Future pilots set sights sky-high at Girls in Aviation Day
Organizer says event helps fill gaps in representation of women in aviation
Teara Fraser still remembers the first time she got in the cockpit of a plane and took off flying.
"At 30 years old, I was like, 'Wow, this is the coolest thing I have ever seen,'" said the founder of Iskwew Air, Canada's first Indigenous woman-owned airline.
And on Saturday, Fraser hoped to inspire the next generation of women pilots in Manitoba by sharing her story at the fifth annual Girls in Aviation Day.
She was the keynote speaker at the Women in Aviation International event at 17 Wing in Winnipeg, a military base, where she talked about her own career journey, the opportunities for jobs in aviation and aerospace and what it's like to fly a plane. About 200 girls attended the event.
"It's such an incredible experience to watch their wonder and their curiosity and their excitement," Fraser said.
Fraser founded Iskwew Air — which is a Cree word for woman — this year and said she also shared one of her favourite mantras with the girls at the event.
"Dream it, design it, do it," she said. "It's quite an incredible thing to be in an industry where there are very few women and [then] naming an airline that is championing and lifting women."
More women pilots needed
For 14-year-old Shannon Lambert, getting to look inside aircraft, like the helicopters and Dash 8 planes at the event, helped her imagine herself flying them one day.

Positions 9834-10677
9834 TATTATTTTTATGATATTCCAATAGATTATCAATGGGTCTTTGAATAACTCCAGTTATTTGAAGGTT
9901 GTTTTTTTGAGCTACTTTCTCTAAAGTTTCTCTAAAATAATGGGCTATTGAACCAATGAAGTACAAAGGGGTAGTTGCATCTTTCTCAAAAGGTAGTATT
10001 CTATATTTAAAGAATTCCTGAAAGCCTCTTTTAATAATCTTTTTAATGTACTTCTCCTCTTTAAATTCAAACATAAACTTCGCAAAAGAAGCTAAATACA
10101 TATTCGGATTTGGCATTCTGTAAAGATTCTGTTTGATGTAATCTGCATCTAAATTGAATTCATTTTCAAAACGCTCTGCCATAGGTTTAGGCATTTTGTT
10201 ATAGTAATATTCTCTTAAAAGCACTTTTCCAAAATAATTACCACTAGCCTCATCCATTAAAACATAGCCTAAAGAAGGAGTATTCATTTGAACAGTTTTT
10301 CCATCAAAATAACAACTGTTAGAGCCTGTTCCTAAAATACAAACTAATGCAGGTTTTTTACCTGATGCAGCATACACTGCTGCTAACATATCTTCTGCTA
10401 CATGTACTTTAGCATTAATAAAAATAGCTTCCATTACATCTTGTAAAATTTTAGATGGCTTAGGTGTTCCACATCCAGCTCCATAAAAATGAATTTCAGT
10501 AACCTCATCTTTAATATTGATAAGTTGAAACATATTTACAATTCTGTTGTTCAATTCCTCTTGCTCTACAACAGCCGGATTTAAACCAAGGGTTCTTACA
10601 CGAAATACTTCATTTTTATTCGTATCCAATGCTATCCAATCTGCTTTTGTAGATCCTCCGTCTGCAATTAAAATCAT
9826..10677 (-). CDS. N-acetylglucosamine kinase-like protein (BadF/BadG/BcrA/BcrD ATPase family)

"I think maybe I would become a pilot," said Lambert, who came to the event from Moose Lake, Man., a small community about 730 kilometres northwest of Winnipeg. "I think it's important for girls. I think more girls should start becoming pilots."
Lt. Becky Major of 17 Wing Winnipeg said the event is a unique opportunity for girls to get hands-on experience with aircraft.
"They can envision what it would be like to be a pilot one day, or to see what it's like to work on an engine," said Major. "As a woman in the military, it's really nice to be able to display what we do and just show them some inspiration."
Airline pilot Kristin Long said events like the one on Saturday help fill a gap in the representation of women in the aircraft and aerospace industries.
"Too often, boys look at the pilots and engineers and the air traffic controllers that they see on TV and in the movies and out in their [travels], and girls don't often get a chance to see women in these roles," said Long, who is also the president of the Winnipeg chapter of Women in Aviation International.
"I hope that after today, girls see that there are lots of opportunities for women to have successful careers in aviation and aerospace roles."